The unvoiced thoughts and ideas of a septegenarian.



Book – B-O-O-K – rhymes with look, cook, took – “a set of pages bound  together along one side and encased between protective covers.”  Humbug.  Is that the best Webster can do? Technically I suppose that definition is accurate but a book is more than technology.  There are – to name only  a few  – coloring books, diaries, travel guides, books of fiction or poetry, inspirational, self-help books. Christian Morley said it better than I am able.

 “Lord! When you sell a man a book you don’t sell just twelve ounces of paper and ink and glue – you sell him a whole new life – love and friendship and humor and ships at sea by night – there’s all heaven and earth in a book, a real book.”

I became an avid  reader when I was very young.  I can’t imagine how that happened as I don’t recall ever seeing either of my parents with a book in their hands. I can remember only two books in our home: a three volume set of  Kristin Lavransdatter and the American Kennel Club’s book of dog breeds. While my sister joined the other neighborhood children outdoors after school, I sat by a window and read all of the Bobsey Twin books, Heidi and others indiscriminately checked out of the library.

Today I read some poetry, historical fiction that gives me insight into other cultures, occasionally a good detective story and any cookbook I can lay my  hands on from which I copy recipes of interest and  return to the shelf for the next chef to enjoy. I have no interest in self-help or inspirational books and, with a few exceptions, I avoid biographies. I’m embarrassed to admit I’ve not read more of the world’s great literature – the great Russian writers, Plato and Socrates and a ton more.

What is a book beyond Webster’s technical definition?  As I see it . . . .

To open a book is to take a cross country train trip with reboarding privileges along the way. Some fictional characters become friends, some enemies, but you’ll discover the who of them. You’ll have seen a new vista or two; cheered for one  you’ve come to know well, shared tears with another, been angry at villains and laughed with the wit.  A biography is peeking into someone’s diary: opening his closets, learning his secrets. They are the voices of the distant and the dead. Others fill voids in your storehouse of knowledge. They satisfy a desire to learn – learn the history of China, the mating habits of Manatees, the sights to see in Thailand: what happened at the Finland Station., what is the philosophy of Taoism?

Books are far better than maps; they take you wherever you’d like to go. Warm beaches or deserts, a jungle safari, the top of a mountain, the depths of the sea. They invite you to rest in the shade of a pine forest, experience the carnival in Rio, watch a bull fight in Madrid.. They allow you to vicariously live dreams of taking a Mediterranean cruise, exploring the treasures of the Louvre.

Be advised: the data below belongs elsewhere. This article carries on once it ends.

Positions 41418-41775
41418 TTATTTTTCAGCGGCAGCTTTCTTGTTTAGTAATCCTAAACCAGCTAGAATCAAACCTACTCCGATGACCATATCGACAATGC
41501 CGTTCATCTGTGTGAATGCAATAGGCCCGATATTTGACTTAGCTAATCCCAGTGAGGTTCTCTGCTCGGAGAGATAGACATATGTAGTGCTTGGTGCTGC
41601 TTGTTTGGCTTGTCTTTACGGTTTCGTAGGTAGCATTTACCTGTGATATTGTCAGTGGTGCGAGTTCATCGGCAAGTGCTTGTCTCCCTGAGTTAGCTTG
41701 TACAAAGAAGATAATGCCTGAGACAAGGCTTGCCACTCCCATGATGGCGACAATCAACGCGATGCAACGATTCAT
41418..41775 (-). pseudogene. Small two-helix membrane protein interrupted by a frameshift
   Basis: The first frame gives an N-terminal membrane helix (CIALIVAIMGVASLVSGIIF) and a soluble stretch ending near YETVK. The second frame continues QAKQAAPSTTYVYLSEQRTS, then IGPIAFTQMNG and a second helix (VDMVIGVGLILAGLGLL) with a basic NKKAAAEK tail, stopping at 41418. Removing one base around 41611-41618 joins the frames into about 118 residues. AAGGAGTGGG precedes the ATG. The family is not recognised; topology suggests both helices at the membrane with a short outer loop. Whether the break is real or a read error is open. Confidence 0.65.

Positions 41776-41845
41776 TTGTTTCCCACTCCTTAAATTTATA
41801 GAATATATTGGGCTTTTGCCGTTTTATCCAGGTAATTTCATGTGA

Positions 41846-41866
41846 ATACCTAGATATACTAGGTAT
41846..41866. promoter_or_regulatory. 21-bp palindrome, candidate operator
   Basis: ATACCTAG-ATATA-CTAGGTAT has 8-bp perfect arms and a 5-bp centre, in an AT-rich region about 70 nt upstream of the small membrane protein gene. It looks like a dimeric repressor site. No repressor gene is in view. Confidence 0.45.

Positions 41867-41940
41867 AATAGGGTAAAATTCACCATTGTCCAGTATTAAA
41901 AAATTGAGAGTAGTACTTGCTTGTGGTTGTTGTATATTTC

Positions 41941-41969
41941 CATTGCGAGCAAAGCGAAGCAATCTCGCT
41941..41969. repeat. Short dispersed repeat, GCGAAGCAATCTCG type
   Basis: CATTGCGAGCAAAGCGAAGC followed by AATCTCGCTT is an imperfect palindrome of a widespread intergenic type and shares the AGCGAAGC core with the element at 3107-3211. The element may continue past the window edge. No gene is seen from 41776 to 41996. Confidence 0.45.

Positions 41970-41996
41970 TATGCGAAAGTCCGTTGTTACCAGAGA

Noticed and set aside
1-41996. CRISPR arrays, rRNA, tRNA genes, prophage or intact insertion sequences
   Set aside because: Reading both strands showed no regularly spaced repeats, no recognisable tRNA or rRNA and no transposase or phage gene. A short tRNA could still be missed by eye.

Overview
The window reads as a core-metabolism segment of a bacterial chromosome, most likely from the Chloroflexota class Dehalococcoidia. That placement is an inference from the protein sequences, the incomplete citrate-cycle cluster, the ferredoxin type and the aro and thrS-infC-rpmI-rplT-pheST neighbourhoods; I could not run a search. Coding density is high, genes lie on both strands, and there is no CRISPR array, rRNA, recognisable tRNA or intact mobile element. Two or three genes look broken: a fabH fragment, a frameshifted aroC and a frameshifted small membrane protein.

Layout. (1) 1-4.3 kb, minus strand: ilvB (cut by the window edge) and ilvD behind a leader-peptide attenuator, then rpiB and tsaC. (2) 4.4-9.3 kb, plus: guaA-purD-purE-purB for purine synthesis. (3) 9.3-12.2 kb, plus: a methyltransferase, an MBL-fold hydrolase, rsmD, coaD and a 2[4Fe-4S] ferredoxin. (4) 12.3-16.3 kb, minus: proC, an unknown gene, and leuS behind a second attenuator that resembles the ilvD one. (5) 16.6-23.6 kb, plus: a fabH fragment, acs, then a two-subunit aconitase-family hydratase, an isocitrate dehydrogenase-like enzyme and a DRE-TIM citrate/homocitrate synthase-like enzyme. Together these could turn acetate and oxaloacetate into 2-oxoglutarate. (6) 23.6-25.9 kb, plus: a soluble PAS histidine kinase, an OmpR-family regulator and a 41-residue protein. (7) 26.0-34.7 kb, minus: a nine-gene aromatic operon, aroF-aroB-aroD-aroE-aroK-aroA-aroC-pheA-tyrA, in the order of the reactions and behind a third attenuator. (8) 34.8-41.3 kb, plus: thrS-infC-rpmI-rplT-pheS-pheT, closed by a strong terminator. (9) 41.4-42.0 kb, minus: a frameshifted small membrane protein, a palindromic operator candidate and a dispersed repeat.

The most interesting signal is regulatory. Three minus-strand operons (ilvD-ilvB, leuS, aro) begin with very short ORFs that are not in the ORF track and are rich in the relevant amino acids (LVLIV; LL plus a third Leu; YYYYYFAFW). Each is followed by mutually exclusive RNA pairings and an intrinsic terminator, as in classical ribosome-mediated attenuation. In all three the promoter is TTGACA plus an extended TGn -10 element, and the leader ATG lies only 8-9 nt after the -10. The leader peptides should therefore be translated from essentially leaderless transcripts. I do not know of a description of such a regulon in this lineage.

A book  is a garden in your pocket; it waits for you to gather its roses and pluck its fruit. Crystal chandeliers  mean nothing – decorate your home with bookshelves for a house without books is like a room without windows.

 “I would be most content if my children grew up to be the kind of people who thought decorating consists of building enough bookshelves.” (Anna Quindlen)

Unopened books slumber, awaiting the moment their words fly forth from the pages to thrill or inform the reader. They are to the mind what exercise is to the body: the most patient of teachers: minds alive on a shelf.  They are antidotes for boredom and loneliness.

It makes no difference what books do for you. They are your friends; hands to hold, arms to enclose you. They do not lie, will never betray you. To be read and respected is all they ask. You may read only a few or thousands but you’ll save and remember those that touched you. Others may be consigned to the pass-along pile for it’s a crime to consign one to the fire

Credit the ancient Greeks with knowing what a book is. The inscription over the door to the Library at Thebes reads: “Medicine for the soul.” I envy librarians – lucky people who work all day surrounded by the thoughts of mankind, offering to share them with me at no cost at all. The best bargain I can imagine

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Julie Rose


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